Protecting a potentially vulnerable whistleblower versus the public's need to know: a US newspaper's publication of information on the man whose complaint led to an impeachment inquiry into President Donald Trump has sparked controversy and debate.

After the release of a complaint accusing Trump of having solicited "interference from a foreign country in the 2020 US election," The New York Times reported that the whistleblower is a CIA officer once posted to the White House who is an expert on European issues and the political situation in Ukraine.

Lawyers for the whistleblower have deemed those revelations to be dangerous for their client, both personally and professionally.

Calls to cancel subscriptions to the Times, circulated under the hashtag #CancelNYT, have proliferated on social media, where some have demanded the resignation of executive editor Dean Baquet.

'Tough call'

Baquet defended the decision, saying that Trump and some of his supporters had attacked the whistleblower's credibility, and that the publication of the information was aimed at allowing readers to "make their own judgments about whether or not he is credible."

"I think it is a tough call," said Jon Marshall, a professor at Northwestern University's journalism school. "The NYT was caught in a classical ethical dilemma news organizations face with two competing ethical standards to consider."

These are "to seek the truth and report it," and "to minimize harm, which includes protecting sources and not putting them in jeopardy," said Marshall, the author of a book on the legacy of the Watergate scandal and the press.

Like others, Marshall believes there are likely only a handful of people who would fit the description of the whistleblower, and that identifying him "could put him in harm's way."

For him, describing the whistleblower as an experienced CIA officer would have been enough to establish his credibility.

While he also believes that the whistleblower could be in danger, Todd Gitlin, a professor of journalism at Columbia University, said the decision to publish the details was justified.

"He must have understood there was a certain risk. He must have taken precautions," Gitlin said.

Moreover, "he works for an organization that is devoted to security," and if it failed to protect him, "heads would roll, even in the current political climate."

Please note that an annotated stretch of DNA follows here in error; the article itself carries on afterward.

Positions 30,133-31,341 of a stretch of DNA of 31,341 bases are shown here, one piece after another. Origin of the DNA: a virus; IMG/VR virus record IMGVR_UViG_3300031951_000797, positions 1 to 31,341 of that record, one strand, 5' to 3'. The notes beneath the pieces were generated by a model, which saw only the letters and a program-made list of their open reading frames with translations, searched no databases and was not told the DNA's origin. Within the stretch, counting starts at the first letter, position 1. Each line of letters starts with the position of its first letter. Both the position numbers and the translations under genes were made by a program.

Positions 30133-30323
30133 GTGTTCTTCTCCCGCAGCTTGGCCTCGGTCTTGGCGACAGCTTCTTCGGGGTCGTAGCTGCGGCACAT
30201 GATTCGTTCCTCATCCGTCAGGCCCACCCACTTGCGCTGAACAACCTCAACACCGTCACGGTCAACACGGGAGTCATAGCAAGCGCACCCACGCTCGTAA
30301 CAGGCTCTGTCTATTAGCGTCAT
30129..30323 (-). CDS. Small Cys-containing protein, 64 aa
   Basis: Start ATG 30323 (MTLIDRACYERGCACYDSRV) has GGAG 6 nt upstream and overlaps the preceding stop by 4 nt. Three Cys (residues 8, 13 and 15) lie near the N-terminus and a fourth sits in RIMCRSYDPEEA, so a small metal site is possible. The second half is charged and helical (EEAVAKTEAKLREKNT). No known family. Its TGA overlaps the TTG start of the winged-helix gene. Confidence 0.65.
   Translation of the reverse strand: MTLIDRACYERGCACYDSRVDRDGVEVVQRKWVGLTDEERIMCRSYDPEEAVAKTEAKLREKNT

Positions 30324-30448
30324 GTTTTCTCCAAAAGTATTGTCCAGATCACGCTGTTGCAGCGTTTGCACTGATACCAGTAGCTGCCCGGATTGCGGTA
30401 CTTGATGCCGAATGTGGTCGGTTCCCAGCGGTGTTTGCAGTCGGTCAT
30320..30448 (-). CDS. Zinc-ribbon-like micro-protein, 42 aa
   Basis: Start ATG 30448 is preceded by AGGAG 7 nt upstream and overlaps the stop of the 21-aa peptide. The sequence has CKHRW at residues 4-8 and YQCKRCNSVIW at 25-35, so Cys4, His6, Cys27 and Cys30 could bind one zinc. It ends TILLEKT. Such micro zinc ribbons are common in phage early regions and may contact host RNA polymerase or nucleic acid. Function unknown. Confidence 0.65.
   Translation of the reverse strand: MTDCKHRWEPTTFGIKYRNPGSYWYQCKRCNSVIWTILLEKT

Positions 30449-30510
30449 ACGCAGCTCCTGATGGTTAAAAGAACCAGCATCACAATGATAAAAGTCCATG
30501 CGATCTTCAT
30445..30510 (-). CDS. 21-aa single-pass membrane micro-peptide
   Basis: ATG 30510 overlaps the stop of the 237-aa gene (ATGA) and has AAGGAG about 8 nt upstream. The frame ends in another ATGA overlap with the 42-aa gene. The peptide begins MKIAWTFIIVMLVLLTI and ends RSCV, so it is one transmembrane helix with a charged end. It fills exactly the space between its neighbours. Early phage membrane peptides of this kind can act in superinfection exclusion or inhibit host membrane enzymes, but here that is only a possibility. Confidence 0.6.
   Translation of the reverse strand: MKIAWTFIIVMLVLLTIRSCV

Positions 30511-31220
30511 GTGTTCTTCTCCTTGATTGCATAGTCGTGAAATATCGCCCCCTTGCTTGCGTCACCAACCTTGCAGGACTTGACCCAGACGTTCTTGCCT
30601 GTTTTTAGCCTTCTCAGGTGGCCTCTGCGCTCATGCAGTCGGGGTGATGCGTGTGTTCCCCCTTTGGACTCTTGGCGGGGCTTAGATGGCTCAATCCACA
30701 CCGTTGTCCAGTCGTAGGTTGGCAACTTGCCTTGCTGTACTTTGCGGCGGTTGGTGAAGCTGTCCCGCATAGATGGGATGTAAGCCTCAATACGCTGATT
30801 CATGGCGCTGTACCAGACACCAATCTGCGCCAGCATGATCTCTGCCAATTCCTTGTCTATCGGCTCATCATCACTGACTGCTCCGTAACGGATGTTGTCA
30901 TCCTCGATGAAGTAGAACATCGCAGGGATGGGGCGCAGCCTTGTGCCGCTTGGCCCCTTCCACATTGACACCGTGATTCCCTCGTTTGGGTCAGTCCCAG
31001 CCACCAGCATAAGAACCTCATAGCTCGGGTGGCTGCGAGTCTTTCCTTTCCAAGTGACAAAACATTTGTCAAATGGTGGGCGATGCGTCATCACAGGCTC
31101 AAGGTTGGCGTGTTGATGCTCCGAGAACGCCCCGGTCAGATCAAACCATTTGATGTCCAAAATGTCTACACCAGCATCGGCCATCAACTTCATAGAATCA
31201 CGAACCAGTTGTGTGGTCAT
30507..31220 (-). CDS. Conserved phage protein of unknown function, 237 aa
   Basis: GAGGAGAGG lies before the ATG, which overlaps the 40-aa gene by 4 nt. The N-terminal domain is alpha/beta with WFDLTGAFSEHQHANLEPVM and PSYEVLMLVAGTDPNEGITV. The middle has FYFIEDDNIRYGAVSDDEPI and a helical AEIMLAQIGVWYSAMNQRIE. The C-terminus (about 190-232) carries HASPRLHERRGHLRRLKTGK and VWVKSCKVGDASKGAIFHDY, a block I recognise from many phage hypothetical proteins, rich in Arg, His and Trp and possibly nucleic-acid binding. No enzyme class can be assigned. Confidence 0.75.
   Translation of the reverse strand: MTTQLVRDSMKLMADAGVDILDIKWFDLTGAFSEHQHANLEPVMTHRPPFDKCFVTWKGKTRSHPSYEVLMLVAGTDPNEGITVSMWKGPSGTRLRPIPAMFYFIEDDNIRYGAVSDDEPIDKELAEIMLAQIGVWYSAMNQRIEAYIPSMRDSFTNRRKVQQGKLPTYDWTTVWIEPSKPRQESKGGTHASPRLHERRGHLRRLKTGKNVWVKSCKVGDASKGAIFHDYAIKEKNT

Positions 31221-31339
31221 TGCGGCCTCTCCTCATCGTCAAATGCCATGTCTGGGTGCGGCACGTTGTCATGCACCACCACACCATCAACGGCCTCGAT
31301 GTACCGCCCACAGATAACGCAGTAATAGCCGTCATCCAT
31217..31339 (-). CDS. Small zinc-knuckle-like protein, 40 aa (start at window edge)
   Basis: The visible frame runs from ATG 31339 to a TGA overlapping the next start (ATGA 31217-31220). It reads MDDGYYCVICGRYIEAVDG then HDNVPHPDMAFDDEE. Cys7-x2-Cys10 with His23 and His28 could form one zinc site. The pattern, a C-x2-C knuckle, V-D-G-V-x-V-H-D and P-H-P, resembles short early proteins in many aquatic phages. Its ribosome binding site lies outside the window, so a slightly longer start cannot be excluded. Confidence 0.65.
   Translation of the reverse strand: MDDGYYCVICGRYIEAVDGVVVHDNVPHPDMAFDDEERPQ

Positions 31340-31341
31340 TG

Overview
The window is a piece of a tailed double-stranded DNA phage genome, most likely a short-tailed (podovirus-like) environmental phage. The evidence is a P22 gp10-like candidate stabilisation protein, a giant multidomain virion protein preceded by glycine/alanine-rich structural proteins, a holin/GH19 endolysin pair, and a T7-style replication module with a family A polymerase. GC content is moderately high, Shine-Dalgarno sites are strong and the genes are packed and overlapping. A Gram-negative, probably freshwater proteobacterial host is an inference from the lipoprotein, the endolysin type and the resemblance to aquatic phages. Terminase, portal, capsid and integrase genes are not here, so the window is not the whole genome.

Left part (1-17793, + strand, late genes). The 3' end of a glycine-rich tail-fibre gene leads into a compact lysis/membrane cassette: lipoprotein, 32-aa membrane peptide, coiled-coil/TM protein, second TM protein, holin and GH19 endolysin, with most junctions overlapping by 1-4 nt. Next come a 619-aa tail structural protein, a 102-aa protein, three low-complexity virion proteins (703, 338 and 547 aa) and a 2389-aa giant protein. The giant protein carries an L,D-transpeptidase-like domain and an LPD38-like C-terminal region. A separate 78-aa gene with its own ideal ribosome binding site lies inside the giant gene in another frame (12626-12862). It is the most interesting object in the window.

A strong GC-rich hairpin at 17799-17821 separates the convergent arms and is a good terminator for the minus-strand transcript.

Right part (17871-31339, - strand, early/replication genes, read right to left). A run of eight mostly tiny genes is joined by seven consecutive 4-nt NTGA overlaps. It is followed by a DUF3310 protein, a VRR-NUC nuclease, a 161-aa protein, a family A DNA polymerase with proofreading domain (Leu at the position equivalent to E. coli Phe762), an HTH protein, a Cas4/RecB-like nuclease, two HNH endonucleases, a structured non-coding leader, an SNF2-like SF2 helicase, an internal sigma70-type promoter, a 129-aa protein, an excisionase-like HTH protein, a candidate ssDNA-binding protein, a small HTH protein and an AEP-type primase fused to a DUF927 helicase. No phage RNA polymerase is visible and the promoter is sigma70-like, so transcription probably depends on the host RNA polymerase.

'A truth-seeker'

Unlike Edward Snowden or Chelsea Manning, who carried out unauthorized leaks of sensitive information, the whistleblower complied with all the rules on filing complaints and worked in consultation with specialized lawyers, said Kathleen McClellan, Deputy Director for the Whistleblower and Source Protection Program at the ExposeFacts NGO.

But whistleblowers from the intelligence community are exposed to the risk of reprisal, McClellan said.

"In the US intelligence community, whistleblowers have no meaningful protection from retaliation," she said. "If the president retaliates against the whistleblower, the whistleblower has no other remedy than to seek redress with the executive branch."

"I think the press should respect a whistleblower's right to remain anonymous," McClellan said.

She said the credibility argument advanced by the Times does not hold water, as "his credibility has already been established," with the inspector general to whom he sent the report.

In any case, the whistleblower's identity will likely be known soon, especially as Congress wants him to testify, Gitlin said.

And if his identity is revealed, "it'll be one of those names in the history books and around forever, like Daniel Ellsberg," who leaked the Pentagon Papers, which revealed that successive US administrations had lied to the public about the Vietnam War, presidential historian Douglas Brinkley said in The Washington Post.

"He'll be remembered as a truth-seeker," Brinkley said.